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Jan 02

Old folk’s wisdom versus modern medical advices

I observed that some of our old folk’s wisdom like avoiding certain foods because it is ‘windy’ or can cause coughing and phelgm do agree with modern medical findings. For e.g. it is recommended that children below one year are not to given citrus fruits like oranges because citrus fruits are some of the common foods that may trigger allergies. Some children do get tummy aches due to bloatiness because of food intolerance. Therefore, it is wise to pay careful attention when a child is extra fussy and observe if it is due to food intolerance. Other foods not advisable for children below one year of age are honey, egg whites and whole wheat.

One has to be alert if one’s child shows signs of food allergies like swollen eyelids, rashes, coughing and phlegm after taking some food. Some old folk’s advice is to keep giving the food to the child until he is ‘used’ to it. However, doctors have often caution parents to seek medical consultation if such signs appear because food allergies can cause major problems if not handled with care.

Recently, I got hold of a book on nutrition and learnt some new things like not to adopt the ‘Love me, love my food’ attitude and the term ‘pouching’. Now, I often remind myself not to get too frustrated when my baby refuses to eat the food which I had lovingly prepared. If he refuses it, I will just go to the sink and wash it down without taking it personally as if I was rejected. He just hates the taste of the food, that’s all. Secondly, I learnt that the term used for toddlers who kept food in their mouth is ‘pouching’. A lot of emotional stress and battle of wills are involved and I would make sure that I leave my baby to decide on how much he wants to eat and not how much I want him to eat.

Often, we see grandmas, maids and mothers following their toddlers around the whole housing estate with a bowl during mealtimes. Personally, I hate this routine as it is time wasting and a bad habit too. A local paediatrician mentioned that this is called grazing and not a good idea to allow a child to do that. She recommended ‘active feeding’ and that means talking, singing, playing or reading to the child while he is eating. Every one of us is so familiar with the plane and hangar tactic where we pretend the food is the plane and the child’s mouth the hangar. However, one has to refrain from putting the child in front of the TV and keep stuffing the food into the mouth while his eyes are glued to the show. Mealtimes are meant for enjoying the taste of well-prepared, nutritious food and not a routine to fatten up a child.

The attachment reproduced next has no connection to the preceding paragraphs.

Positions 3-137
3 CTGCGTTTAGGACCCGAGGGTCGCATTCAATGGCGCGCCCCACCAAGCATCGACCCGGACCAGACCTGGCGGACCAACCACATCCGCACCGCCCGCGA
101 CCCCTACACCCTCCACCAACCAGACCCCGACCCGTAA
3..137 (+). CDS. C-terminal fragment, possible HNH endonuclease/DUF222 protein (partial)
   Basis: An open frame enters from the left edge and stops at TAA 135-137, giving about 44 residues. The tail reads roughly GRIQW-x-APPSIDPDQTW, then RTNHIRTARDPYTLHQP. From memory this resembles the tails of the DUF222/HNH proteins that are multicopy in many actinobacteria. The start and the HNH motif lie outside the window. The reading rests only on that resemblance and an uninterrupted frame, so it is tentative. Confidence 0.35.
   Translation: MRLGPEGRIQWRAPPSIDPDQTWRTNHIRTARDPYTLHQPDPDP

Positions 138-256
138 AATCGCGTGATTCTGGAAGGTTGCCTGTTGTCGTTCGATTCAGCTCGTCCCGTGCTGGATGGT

As I have children age from teenagers to baby, I have learnt through experiences that a simple routine like mealtimes can either be nightmarish or enjoyable. Children are capable of turning mealtimes into negotiation strategies and using it as a tool to test limits. I will accommodate simple requests but will deny them if they are unreasonable. Often, I will tell my older children to go and starve themselves if they like and ignore their demands. For e.g. “If I finish this plate of rice, you have to buy me that toy.” Of course, I bear in mind that children usually eat as much as their bodies need and are not likely to be deprived off any important nutrients if they eat poorly occasionally.

Generally, people deem plump children as the ideal size. I have two scrawny sons who look like some war refugees. I would get remarks and suggestions from people implying that I am not giving them enough to eat. On the other hand, I also have a 13 yrs old son who wears large men size clothings. With such a varied sizes and shapes, I have to surrender to the fact that all children grow at different rates and as long as they are healthy, eat a balanced meal and have active lifestyles, there is nothing to worry.

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